It was first job out of college. I was a copy editor at a newspaper in Texas. Turnover was high, and with a few short months I was No. 2 on the copy desk. One of my tasks was sorting through all of the stories from wires services and deciding what should be included in the newspaper.
One day, in late 1973, we received a notice from the New York Times News Service. A manuscript of worldwide importance was soon to be published, and it promised enormous impact on world politics. A few weeks later, we learned what the manuscript was: The Gulag Archipelago by Aleksandr Solzhenitsyn, a detailed and documented account of life in the Soviet Union’s huge network of labor camps.
Solzhentisyn had emerged as a writer during a small sliver of freedom in the early 1960s. His novel One Day in the Life of Ivan Denisovich had been published (or approved for publication) by the Soviet magazine Novy Mir in the early 1960s (translated into English in 1963). Two other manuscripts (Cancer Ward and The First Circle) had circulated in Russia via samizdat and then smuggled out to the West. The Soviets were not pleased when Solzhenitsyn received the Nobel Prize for Literature in 1970. When the non-fiction Gulag was published in early 1974, the Soviet Union responded almost immediately by expelling the writer from the country. He made his way first to Germany, and eventually settled in Vermont, where he continued to write fiction and non-fiction and edit the next two volumes of Gulag.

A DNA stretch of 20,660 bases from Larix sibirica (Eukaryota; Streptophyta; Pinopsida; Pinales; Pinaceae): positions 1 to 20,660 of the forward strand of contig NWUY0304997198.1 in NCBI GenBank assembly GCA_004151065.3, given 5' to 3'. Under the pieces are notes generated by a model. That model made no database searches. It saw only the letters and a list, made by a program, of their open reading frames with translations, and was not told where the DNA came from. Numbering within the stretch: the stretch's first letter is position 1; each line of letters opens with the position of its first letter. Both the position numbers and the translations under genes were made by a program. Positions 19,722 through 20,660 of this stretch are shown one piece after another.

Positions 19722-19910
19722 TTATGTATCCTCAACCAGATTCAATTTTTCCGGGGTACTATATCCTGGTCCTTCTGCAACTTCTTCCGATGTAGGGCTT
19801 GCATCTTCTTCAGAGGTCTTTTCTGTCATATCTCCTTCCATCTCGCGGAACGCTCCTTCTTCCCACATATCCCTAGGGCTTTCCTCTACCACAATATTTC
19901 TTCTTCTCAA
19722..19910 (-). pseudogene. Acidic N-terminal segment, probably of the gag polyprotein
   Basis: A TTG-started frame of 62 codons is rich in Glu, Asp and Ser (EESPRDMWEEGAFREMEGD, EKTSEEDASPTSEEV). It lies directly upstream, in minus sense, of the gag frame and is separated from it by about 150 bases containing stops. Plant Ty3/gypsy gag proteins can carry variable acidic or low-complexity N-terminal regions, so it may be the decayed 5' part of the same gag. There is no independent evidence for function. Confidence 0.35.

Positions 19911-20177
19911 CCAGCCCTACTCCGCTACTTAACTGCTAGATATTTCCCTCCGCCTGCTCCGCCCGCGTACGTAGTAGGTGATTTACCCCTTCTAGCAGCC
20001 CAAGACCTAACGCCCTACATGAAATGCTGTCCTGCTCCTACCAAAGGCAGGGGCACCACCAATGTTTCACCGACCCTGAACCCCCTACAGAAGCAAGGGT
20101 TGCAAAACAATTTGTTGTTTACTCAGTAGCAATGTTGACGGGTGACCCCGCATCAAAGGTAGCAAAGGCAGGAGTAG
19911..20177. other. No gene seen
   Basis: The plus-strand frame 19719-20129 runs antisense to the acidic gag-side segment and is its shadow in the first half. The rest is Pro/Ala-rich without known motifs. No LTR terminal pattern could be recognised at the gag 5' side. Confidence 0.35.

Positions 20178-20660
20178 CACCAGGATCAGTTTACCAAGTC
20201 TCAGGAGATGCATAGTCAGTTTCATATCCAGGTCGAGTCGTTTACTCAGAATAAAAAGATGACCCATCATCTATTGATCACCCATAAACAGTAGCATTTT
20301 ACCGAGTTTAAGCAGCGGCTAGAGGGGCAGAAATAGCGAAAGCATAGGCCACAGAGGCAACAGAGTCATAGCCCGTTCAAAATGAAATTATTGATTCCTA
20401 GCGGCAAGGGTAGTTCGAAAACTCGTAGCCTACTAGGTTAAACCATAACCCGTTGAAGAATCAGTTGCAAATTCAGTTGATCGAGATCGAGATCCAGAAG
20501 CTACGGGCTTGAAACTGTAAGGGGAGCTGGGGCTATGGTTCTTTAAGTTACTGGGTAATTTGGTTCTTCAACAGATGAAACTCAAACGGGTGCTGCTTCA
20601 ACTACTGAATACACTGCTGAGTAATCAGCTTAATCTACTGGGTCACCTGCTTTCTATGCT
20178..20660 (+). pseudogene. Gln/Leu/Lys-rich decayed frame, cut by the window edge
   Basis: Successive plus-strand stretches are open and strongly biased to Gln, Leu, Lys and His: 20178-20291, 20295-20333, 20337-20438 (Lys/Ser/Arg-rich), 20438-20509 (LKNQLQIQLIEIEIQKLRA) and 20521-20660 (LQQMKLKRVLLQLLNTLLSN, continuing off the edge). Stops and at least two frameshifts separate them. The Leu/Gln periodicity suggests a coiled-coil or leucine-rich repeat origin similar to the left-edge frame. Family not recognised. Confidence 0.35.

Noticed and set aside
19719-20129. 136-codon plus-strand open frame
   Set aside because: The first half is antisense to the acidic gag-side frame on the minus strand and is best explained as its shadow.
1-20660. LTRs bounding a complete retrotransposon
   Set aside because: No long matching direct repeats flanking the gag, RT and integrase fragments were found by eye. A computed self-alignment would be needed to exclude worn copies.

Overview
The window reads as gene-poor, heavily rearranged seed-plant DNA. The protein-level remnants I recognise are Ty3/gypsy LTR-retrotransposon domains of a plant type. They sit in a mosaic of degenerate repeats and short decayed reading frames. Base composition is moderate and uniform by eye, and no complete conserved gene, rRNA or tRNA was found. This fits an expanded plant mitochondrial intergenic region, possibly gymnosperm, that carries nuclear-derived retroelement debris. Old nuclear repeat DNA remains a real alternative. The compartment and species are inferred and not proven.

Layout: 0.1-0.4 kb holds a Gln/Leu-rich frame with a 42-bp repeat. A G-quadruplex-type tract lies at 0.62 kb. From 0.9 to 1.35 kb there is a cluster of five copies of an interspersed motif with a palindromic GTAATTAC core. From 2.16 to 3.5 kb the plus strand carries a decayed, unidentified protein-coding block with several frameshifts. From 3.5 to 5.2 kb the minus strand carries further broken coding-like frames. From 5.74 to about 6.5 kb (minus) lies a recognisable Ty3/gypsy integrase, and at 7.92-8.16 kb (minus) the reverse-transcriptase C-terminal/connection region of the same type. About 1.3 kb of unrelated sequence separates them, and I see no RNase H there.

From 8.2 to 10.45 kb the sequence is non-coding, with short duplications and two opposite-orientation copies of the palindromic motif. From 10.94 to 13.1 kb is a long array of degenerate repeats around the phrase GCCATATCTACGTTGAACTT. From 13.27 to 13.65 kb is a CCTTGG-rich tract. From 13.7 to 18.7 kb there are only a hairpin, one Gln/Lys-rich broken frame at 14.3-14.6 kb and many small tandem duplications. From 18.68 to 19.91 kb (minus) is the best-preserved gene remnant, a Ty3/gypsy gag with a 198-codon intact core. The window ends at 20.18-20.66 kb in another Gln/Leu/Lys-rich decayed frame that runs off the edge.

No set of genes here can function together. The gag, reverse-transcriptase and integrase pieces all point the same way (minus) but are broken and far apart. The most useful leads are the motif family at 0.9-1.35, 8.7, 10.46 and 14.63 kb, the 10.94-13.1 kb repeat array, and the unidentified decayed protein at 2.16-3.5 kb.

To continue reading, please see my post today at Tweetspeak Poetry.
Photograph by Nuzrath Nuzree via Public Domain Pictures. Used with permission.